The age of remixes: 5 remixes better than ‘Sheher Ki Ladki’ featuring in upcoming ‘Khandaani Shafakhana’
With the kind of technology (and money) available, ‘Sheher Ki Ladki’ could have been so much better!
With the kind of technology (and money) available, Sheher Ki Ladki could have been so much better!
Innocently, I clicked the link to the remix called Sheher Ki Ladki...
It belongs to the film Khandaani Shafakhana and the original song is from the 1996 film titled Rakshak.
I am certain that the rapper-singer Badshah and others had good intentions – make us move, make the film popular, make money. I believe he has succeeded as people want to dance in clubs, and not reflect on a song’s qualities. Still, I feel the makers could have put in some more effort – both in the audio and the video department – to make it an equal to the other remixes in this list. In fact, here are 5 remixes that are older than this one, and perhaps do better in terms of quality. The list has a Bhojpuri – African number, an old Hindi remix, an Iranian – Pakistan/Indian song, a European – American adaptation, and an American – Hong Kong crossover.
Enjoy, I know you will.
1. Chat Deni Maar Deli (2019)
This original Bhojpuri song by singer/politician Manoj Tiwari is quite popular on social media. As is the minimalist remix by Nigerian singer Samuel Singh. Despite the effort he makes in getting the words right, the song is marked by clarity and simplicity. No needless drum beats or over-the-top screechy vocals. You may or may not like the genre of Electronic Dance Music (EDM) but you won’t mind the softness of this song. He gives the song a flavour that is different from Manoj’s original, unlike the Sheher Ki Ladki remake.
2. Kya Surat Hai (1999)
A remix that features people that look – Indian. They are your everyday people – and not people that behave like American models. No screechy vocals, and lyrics that can be understood easily (mostly). And the model, with her little makeup and a simple dress, looks better than anybody in Sheher Ki Ladki. The video features a story and the camera moves well. There are no needless interludes with heavy drum beats. However, lovers of the original by Kishore Kumar (song: zaroorat hai) panned it when it released. I wonder what they would say about remixes these days.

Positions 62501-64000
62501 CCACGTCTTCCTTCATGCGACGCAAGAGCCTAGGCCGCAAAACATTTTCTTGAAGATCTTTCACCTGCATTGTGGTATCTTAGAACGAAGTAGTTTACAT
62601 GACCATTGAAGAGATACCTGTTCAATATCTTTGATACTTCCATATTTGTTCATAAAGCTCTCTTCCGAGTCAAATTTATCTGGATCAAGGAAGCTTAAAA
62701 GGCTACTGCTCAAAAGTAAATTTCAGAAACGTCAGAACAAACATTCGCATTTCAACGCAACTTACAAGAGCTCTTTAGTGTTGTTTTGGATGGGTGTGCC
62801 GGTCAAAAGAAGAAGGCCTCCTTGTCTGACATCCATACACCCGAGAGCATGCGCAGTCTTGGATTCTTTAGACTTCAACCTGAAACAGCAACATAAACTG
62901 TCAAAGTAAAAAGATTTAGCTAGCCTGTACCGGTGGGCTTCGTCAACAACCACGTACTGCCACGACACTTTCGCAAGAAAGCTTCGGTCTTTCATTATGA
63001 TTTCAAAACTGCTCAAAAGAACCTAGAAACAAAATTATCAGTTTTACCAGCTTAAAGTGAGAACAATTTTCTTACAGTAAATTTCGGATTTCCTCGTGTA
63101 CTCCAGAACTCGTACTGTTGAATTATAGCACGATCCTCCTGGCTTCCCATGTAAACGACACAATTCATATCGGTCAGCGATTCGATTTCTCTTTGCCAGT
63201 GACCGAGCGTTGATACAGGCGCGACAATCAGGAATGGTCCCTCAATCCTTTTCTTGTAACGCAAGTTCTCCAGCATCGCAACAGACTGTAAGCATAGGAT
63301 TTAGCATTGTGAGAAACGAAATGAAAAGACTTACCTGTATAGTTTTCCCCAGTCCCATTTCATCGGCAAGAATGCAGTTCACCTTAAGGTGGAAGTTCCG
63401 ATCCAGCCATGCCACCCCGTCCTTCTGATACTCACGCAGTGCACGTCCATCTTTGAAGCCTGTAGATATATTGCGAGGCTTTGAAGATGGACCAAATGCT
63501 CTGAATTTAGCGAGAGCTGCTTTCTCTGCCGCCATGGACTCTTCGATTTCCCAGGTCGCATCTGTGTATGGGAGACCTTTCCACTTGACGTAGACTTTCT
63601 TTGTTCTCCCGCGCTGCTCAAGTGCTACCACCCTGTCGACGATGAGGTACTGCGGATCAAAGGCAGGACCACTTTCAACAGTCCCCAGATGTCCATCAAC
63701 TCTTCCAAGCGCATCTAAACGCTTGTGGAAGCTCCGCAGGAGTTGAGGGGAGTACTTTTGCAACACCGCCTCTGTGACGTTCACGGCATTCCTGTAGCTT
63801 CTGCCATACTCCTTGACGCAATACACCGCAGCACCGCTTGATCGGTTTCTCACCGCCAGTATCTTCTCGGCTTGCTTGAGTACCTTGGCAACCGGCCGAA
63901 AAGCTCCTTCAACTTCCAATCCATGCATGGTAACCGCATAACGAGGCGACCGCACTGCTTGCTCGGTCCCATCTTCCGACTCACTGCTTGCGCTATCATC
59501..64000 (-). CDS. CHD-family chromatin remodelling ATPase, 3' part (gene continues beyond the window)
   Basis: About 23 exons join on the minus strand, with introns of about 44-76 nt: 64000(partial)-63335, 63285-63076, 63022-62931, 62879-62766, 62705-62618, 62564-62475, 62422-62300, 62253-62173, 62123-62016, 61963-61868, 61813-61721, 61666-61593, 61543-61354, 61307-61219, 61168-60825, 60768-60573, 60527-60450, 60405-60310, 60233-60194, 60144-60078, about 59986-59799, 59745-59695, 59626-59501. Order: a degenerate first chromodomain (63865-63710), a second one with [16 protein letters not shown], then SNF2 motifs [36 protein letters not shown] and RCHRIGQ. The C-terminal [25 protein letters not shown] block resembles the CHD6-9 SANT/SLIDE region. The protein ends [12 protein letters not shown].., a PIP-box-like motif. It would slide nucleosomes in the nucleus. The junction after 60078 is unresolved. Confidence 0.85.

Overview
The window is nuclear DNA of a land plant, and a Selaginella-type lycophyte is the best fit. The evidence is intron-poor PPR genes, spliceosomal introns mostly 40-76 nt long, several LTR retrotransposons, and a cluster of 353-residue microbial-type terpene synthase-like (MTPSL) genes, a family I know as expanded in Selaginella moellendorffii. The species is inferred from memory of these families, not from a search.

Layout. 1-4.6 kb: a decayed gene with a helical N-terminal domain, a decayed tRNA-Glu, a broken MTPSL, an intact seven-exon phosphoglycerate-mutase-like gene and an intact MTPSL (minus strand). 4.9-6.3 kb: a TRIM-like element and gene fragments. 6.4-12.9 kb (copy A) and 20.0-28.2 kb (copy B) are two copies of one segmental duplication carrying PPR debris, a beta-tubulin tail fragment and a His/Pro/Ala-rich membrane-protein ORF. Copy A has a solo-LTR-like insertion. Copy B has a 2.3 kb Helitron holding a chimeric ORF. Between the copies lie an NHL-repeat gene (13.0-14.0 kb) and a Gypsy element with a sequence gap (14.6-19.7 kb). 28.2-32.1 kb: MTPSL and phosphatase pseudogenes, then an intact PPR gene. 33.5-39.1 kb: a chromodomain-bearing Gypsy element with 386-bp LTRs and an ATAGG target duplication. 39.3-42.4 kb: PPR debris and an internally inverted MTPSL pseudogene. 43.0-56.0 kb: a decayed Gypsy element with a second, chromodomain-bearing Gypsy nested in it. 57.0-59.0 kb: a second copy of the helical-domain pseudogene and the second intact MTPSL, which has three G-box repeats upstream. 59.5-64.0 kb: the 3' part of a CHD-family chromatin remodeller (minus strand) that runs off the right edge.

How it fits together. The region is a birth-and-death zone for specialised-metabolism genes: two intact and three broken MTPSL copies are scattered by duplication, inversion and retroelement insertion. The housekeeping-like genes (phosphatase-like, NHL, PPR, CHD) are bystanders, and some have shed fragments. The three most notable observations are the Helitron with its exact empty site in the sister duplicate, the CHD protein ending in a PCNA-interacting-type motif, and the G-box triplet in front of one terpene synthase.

3. Hawa Hawa (1989)
This popular Pakistani number, also remade in India, owes its origins to an Iranian number that’s fantastic. Listen to the original. It features the singer Kourosh Yaghmaei standing and singing. And looking like he doesn’t want to be in the video. Listen to the guitar pieces and the musical arrangement. It’s very modern for its time and you’d love to listen to it even today. Pay attention – the original is from 1974. This is the time they didn’t have fancy equipment. Yet, they made soulful music.
4. Love of my Life (1999)
This one is the work of the popular artists Santana and Dave Matthews. It’s also used as a wedding song by couples that like soft and romantic numbers. The ‘hook’ of the song – the theme tune – is taken from an 1883 Johannes Brahms symphony, who was a noted composer from Germany. Lovers of Brahms were annoyed that Santana and Dave didn’t credit Brahms, but were also appreciative of how well they used the theme, and that the song is elegant! Western music teachers use this to teach how a song can be modern and groovy without being noisy. Lyrics you can sing aloud and a music you can hum – in any season.
5. Dream Person (1994)
Never mind the language (Cantonese). This is probably one of the most well-liked remixes – at least for lovers of Asian and artistic cinema. It became prominent owing to the efforts of noted American filmmaker Quentin Tarantino who loved the movie, Chungking Express, so much that he “just started crying”. This song from the movie is originally done by the band, The Cranberries. Surely, they didn’t mind the attention and love it brought them. A repetitive yet soft arrangement, melodious, and sung so well (the singer is the lead actor of the film). This song, actually, softens the original song. Perhaps this is a lesson for Indian remix makers! The remix doesn’t have to be louder than the original. It’s a remix, not a construction factory.